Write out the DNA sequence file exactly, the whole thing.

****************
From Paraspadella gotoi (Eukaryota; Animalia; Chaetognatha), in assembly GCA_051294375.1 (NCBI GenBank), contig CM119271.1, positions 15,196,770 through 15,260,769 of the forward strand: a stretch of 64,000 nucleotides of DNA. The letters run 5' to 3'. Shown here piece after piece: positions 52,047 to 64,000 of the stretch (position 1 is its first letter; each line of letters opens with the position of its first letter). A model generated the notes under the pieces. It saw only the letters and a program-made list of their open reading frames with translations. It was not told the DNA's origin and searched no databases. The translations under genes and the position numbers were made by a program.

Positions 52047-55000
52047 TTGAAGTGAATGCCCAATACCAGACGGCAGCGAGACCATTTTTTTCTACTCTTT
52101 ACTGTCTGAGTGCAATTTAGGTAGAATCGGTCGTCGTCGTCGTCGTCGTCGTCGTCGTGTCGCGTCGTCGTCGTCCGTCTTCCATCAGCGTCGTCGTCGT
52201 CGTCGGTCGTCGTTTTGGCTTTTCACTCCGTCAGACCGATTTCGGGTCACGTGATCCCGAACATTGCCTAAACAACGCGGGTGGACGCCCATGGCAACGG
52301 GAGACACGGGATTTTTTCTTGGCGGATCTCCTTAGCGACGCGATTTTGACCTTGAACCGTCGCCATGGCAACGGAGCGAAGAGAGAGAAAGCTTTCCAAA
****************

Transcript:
From Paraspadella gotoi (Eukaryota; Animalia; Chaetognatha), in assembly GCA_051294375.1 (NCBI GenBank), contig CM119271.1, positions 15,196,770 through 15,260,769 of the forward strand: a stretch of 64,000 nucleotides of DNA. The letters run 5' to 3'. Shown here piece after piece: positions 52,047 to 64,000 of the stretch (position 1 is its first letter; each line of letters opens with the position of its first letter). A model generated the notes under the pieces. It saw only the letters and a program-made list of their open reading frames with translations. It was not told the DNA's origin and searched no databases. The translations under genes and the position numbers were made by a program.

Positions 52047-55000
52047 TTGAAGTGAATGCCCAATACCAGACGGCAGCGAGACCATTTTTTTCTACTCTTT
52101 ACTGTCTGAGTGCAATTTAGGTAGAATCGGTCGTCGTCGTCGTCGTCGTCGTCGTCGTGTCGCGTCGTCGTCGTCCGTCTTCCATCAGCGTCGTCGTCGT
52201 CGTCGGTCGTCGTTTTGGCTTTTCACTCCGTCAGACCGATTTCGGGTCACGTGATCCCGAACATTGCCTAAACAACGCGGGTGGACGCCCATGGCAACGG
52301 GAGACACGGGATTTTTTCTTGGCGGATCTCCTTAGCGACGCGATTTTGACCTTGAACCGTCGCCATGGCAACGGAGCGAAGAGAGAGAAAGCTTTCCAAA